The aim of the Complex Rehabilitation project is to understand the needs and experiences of people from West Yorkshire who are currently placed in long term complex rehabilitation hospital placements out of their local area. This was previously known as Locked Rehabilitation.
To fully understand this work we consulted with individuals within the service and carers as it was important to us to recruit experts by experience to lead this. The outcome of this work will inform a redesign of service options for West Yorkshire that will better meet peoples’ needs and improve their experience, reducing the use of out of area placements an providing a range of different and better options including community support.
The project team, comprising a range of mental health practitioners and two expert by experience colleagues, working as Co-Production Leads, reviewed the care and experience of 103 people in 23 hospitals, engaged with people and carers in person and anonymously reviewed plans of care and levels of need. The reports from the engagement are now available to read and share here:
Of the 70 men and 33 women who were inpatients in 22 independent hospitals and 1 NHS unit, it was found that people had different mental rehabilitation needs. Four broad groups emerged:
- Men with a diagnosis of Psychosis / Serious Mental Illness (SMI) – 56%
- Women with a diagnosis of Psychosis / SMI – 8%
- Women with a diagnosis of Personality Disorder – 23%
- Others, including men with Personality Disorder, people with organic disorders, Acquired Brain Injury – 13%.
Often, people experienced longer hospital stays, being further away from home and dislocated from their local community, and issues with alcohol and substance misuse. A small group had very long-term needs and very long lengths of stay with no discharge plans in place. We also learned that there is significant variation in rehabilitation models and outcomes locally and nationally. These results mirror national reports.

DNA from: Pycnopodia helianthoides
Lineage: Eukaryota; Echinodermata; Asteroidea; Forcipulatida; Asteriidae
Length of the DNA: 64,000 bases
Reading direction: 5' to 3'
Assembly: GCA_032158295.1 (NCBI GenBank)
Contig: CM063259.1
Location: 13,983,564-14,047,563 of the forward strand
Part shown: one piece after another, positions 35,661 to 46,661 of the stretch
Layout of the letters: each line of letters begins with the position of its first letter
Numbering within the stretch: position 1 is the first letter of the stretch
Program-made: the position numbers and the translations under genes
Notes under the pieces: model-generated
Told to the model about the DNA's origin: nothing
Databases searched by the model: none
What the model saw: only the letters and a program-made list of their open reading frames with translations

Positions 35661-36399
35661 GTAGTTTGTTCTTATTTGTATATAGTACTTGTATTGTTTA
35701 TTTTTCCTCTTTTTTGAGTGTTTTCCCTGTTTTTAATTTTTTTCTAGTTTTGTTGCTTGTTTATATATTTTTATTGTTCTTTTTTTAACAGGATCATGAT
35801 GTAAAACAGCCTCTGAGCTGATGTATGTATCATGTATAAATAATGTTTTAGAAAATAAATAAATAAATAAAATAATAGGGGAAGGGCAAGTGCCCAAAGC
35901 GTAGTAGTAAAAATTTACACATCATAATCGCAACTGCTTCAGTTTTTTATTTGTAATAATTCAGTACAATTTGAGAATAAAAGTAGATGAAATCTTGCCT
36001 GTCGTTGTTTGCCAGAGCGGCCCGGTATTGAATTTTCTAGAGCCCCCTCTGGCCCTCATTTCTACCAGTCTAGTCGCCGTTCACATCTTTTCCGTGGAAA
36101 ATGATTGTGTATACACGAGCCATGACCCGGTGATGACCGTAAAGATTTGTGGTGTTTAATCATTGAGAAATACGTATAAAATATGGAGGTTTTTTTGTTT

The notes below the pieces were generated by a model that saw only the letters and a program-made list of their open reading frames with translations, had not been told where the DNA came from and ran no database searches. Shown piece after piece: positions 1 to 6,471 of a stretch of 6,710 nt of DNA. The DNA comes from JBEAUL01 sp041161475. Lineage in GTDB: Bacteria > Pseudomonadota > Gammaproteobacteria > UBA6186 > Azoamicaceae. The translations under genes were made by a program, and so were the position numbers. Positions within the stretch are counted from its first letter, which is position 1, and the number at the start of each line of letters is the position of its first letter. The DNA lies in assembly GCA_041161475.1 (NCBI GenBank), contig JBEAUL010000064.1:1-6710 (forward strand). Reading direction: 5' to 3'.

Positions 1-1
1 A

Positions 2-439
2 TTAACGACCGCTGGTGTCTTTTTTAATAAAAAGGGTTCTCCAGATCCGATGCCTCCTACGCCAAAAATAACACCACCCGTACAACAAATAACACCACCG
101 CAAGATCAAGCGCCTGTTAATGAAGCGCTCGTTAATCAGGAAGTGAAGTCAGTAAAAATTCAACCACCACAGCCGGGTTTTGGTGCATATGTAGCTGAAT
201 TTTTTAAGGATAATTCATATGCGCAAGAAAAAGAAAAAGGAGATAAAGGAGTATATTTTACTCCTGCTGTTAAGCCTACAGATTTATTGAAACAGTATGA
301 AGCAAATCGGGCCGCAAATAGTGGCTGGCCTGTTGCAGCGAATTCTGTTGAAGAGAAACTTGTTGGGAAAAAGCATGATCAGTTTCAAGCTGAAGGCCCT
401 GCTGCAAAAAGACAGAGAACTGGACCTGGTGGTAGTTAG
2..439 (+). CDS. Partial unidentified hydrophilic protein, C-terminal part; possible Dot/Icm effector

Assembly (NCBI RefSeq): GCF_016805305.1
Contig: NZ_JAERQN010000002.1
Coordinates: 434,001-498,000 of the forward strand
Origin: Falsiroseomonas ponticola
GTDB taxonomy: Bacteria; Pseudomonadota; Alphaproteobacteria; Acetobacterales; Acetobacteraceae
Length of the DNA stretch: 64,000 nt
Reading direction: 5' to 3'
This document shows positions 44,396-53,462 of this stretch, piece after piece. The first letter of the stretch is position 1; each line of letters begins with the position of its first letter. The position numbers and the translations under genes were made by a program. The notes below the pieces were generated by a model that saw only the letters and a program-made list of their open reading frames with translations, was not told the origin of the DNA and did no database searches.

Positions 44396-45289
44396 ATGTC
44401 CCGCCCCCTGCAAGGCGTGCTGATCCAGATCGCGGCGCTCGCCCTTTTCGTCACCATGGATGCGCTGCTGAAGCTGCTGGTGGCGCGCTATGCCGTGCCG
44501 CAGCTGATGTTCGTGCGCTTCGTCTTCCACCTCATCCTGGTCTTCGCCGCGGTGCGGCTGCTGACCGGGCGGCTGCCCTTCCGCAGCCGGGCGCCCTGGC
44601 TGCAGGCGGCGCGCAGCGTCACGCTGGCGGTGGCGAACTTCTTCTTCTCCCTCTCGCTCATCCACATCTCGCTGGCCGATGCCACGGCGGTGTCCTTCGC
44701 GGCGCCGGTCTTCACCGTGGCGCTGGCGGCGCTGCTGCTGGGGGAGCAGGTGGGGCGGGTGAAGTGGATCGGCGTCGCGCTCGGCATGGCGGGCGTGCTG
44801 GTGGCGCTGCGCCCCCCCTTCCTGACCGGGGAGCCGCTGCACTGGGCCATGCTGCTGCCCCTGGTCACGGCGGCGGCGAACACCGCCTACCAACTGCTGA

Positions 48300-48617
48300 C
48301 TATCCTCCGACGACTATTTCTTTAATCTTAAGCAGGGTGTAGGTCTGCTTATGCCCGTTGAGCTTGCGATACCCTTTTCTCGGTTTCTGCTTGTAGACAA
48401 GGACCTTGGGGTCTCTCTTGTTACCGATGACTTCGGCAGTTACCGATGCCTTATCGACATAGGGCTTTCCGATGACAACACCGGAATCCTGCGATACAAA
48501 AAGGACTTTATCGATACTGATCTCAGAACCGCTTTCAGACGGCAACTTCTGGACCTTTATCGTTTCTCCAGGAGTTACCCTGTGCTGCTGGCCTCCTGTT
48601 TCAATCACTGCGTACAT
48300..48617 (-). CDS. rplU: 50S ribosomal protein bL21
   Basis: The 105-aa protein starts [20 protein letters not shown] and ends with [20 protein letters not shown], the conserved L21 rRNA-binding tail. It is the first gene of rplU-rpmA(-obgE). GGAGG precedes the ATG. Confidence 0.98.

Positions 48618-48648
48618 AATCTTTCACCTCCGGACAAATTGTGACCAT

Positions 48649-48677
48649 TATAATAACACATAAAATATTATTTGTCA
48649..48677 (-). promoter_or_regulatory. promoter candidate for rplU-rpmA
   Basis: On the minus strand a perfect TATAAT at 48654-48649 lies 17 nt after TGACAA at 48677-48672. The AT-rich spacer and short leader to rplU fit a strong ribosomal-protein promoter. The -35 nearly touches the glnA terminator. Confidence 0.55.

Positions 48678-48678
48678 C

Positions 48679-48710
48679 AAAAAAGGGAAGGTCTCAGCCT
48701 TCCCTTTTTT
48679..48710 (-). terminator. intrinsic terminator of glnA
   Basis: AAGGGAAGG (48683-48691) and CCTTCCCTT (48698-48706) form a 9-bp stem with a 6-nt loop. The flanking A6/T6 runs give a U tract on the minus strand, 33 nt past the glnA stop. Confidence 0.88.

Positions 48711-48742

Overall, the experience has a high personal cost for people’s lives and a high financial cost for local health systems.
These themes from the engagement emerged and are being used to inform our improvement work:
People in Placement experience themes
Carer experience themes
Supported by the national NHSE/I team, and with consideration of best practice, our engagement and a literature review, we have produced proposals for three new regional, tertiary (Integrated Care Service – ICS) services.
The first of the new services to become operational is an Intensive Community Rehabilitation team working across West Yorkshire which is funded by NHS England as a one year pilot. The service has been named CREST (Community Rehabilitation Enhanced Support Team), following a co-production exercise with individuals within placement. You can read more about this co-production work here (link to co-production slides).
CREST provides intensive and flexible wraparound rehabilitation support, over extended hours, every day, to support people to leave a complex rehabilitation hospital placement and transition from hospital to home, for as long as needed. It will be multi-professional and multi-agency including peer support.
In the first year the team will work with people from Calderdale, Kirklees & Leeds. In year two and subject to evaluation and increased funding, the service will extend to include Wakefield and Bradford. The team will also work with local areas to provide support to people to prevent a complex rehabilitation hospital admission. This will be for those being considered for a placement through local panel decision making processes.
The second service proposal is to develop a new Complex Care unit in the community within West Yorkshire for people with very long term needs in a setting that provides some level of security, but is designed to maximise quality of life. This is to support people who are unable to be discharged from current complex rehabilitation inpatient settings and traditional rehabilitation programmes and will focus on meaningful activity and improved outcomes over the very long term.
The third proposal contains two elements for a new regional model of community based care for women with a diagnosis of Personality Disorder who have enhanced and complex needs. The purpose of this team is to provide intensive and flexible rehabilitation support, seven days a week with extended hours so it can support women to leave a complex rehabilitation hospital placement. The community team will have the flexibility to provide intensive support when needed and will align closely with local services. Included in this offer will be a community based safer space house where additional support can be accessed through an agreed support plan.
In addition, we will be doing some further work on the hospital care of women who need a period of admission to a locked setting for assessment or rehabilitation.